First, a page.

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Like Greta Garbo said, “I Want To Be Alone…And The Police Should Leave Me That Way”: Your Constitutional Right To Be Left Alone.


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People v Howard

New York Court Of Appeals

50. N.Y.2d 583

Decided on July 3, 1980

Like Greta Garbo said, “I Want To Be Alone…And The Police Should Leave Me That Way”: Your Constitutional Right To Be Left Alone.

See Also: Jurors Are Sworn, Case Is Dismissed, Prosecutors Move For A New Trial; What Is Double Jeopardy?

Summary: Defendant Howard was walking the streets holding a woman’s vanity case in an area that had a high rate of burglaries when two officers noticed him. They approached Defendant, asked if they could speak with him, but Defendant ignored them. The Officers addressed the Defendant for the second time and got out of their car. Defendant ran, threw the vanity case in a pile of trash, and was restrained. The Officer recovered the vanity case and opened it, revealing a .38 caliber revolver and heroin in glassine envelopes. Defendant was arrested and subsequently pleaded guilty to criminal possession of a controlled substance in the third degree. Defendant argued to suppress the evidence based on lack of probable cause. The Court held that an individual approached and questioned by Police has a Constitutional right to remain silent and walk or run away. Police may attempt to question the suspect, but may not pursue absent probable cause to believe that a crime is being committed or is about to be committed.

Issue: Whether a person has the right to remain silent and walk or run away when Police approach and question him.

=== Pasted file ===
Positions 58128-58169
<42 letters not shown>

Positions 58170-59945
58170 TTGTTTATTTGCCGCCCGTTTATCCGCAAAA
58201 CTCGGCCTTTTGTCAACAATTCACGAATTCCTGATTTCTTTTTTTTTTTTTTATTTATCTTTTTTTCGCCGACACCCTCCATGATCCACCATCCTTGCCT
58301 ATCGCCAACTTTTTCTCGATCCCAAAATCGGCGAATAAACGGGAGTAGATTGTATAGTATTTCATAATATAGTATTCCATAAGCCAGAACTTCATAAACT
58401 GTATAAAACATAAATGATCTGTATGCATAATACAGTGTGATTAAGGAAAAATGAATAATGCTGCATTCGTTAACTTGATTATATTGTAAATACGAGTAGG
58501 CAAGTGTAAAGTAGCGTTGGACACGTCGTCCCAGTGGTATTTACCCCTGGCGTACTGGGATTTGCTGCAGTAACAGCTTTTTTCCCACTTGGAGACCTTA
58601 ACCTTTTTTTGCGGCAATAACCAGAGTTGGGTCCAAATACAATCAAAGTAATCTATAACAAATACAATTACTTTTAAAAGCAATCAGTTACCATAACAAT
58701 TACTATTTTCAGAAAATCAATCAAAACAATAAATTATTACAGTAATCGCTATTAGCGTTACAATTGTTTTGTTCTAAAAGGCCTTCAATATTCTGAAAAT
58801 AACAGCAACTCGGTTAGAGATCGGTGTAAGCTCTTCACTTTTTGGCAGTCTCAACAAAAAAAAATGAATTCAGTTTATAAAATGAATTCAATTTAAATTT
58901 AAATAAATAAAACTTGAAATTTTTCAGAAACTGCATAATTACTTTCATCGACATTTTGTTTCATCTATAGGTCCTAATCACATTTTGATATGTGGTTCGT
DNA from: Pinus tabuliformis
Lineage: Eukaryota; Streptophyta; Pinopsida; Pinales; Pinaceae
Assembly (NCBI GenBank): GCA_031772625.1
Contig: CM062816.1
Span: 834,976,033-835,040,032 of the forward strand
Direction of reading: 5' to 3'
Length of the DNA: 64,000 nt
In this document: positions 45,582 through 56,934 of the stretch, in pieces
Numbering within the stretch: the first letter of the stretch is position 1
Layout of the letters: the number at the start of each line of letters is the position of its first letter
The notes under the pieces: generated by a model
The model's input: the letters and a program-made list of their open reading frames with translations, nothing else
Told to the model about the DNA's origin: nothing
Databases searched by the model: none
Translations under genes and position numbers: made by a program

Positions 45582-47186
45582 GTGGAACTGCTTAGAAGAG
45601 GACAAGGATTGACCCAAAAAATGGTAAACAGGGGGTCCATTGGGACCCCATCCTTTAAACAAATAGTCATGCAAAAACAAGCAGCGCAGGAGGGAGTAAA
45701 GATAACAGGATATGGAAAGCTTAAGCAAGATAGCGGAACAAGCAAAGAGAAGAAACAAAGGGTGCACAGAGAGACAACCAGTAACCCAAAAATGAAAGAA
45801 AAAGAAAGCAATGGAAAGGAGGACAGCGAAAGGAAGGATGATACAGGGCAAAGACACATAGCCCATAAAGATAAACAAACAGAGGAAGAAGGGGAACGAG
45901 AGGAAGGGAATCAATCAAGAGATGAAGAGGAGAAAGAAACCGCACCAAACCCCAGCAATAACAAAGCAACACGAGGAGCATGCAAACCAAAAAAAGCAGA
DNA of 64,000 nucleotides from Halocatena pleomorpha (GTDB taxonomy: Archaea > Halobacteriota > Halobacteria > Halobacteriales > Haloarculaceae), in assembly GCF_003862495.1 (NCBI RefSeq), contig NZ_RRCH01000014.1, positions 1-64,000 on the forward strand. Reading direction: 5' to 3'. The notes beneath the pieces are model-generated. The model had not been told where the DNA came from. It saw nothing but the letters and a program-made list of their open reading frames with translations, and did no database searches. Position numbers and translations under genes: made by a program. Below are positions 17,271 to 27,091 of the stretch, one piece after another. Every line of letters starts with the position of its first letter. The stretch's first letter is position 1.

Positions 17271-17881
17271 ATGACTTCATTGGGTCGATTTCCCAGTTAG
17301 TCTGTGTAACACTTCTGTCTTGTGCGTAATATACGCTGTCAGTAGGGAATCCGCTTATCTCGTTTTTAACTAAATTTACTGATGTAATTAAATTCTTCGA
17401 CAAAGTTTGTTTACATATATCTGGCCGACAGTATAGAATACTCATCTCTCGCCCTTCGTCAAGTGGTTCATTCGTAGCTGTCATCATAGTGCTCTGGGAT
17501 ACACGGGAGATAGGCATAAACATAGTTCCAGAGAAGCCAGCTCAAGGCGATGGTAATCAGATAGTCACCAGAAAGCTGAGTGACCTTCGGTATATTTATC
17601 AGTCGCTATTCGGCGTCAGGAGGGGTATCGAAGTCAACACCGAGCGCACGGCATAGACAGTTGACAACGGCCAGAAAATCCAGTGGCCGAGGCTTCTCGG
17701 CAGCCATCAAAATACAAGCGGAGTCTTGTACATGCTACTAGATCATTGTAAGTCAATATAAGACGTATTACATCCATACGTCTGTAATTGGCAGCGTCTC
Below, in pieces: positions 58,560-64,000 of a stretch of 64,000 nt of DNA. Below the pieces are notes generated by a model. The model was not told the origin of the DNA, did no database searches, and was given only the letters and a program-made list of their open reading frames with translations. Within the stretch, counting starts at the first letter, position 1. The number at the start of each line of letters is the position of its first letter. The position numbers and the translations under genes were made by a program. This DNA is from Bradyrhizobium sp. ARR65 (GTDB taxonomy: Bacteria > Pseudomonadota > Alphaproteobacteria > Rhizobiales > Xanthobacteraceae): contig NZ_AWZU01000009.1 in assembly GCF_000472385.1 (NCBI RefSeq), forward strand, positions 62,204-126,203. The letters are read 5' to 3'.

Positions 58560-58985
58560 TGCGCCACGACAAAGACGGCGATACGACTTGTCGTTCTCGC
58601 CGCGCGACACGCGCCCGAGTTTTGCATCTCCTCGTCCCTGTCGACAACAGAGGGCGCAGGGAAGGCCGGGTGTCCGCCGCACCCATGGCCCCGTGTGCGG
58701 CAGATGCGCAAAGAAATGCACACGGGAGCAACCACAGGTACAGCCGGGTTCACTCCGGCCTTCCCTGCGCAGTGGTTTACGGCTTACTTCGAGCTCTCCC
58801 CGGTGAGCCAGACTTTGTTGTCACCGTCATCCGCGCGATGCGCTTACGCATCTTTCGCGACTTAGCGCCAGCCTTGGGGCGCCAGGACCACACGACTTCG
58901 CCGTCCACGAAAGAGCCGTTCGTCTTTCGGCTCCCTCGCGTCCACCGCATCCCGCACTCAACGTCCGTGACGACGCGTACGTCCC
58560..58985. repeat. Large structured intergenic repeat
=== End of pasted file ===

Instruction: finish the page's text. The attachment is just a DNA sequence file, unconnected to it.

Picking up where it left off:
Holding: The Court held that a person approached and questioned by Police has a Constitutional right to remain silent and walk or run away. The Police cornered Defendant in the basement; defendant threw the vanity case in the garbage to escape; however, the Court held, this did not constitute intentional abandonment of the vanity case. Police did not have probable cause to seize the vanity because there was no indication that criminal activity was afoot.

Facts: Defendant Howard was walking the street in an area that had a high rate of Burglaries when two Police Officers approached him. Defendant was carrying a woman’s vanity case and looked back at the two Officers in a furtive way. Out of curiosity, the two Officers drove their patrol car and pulled over next to Defendant as he was walking, displayed their badges and said, “Police Officer, I would like to speak to you.” Defendant ignored them and continued walking. The Officers repeated the question and got out of the car. Defendant, without saying anything, started to run holding the vanity case. The Officers pursued the Defendant into a basement of a building.

Defendant, in an effort to escape the Police, threw the vanity case in the garbage. The Officers seized the case and opened it revealing a .38 caliber revolver and heroin in glassine envelopes. They arrested Defendant who eventually pleaded guilty to criminal possession of a controlled substance in the third degree. At trial Defendant argued to suppress the physical evidence and his application was denied.

Legal Analysis: The Court of Appeals held that an individual approached and questioned by Police has a Constitutional right to remain silent and walk or run away.  Defendant glanced at the Officers, changed his direction and continued walking. The Court of Appeals found that Police lacked probable cause and there was no indication that criminal activity was afoot. Accordingly, the indictment of criminal possession of a controlled substance in the first degree and criminal possession of a weapon in the third degree was dismissed.


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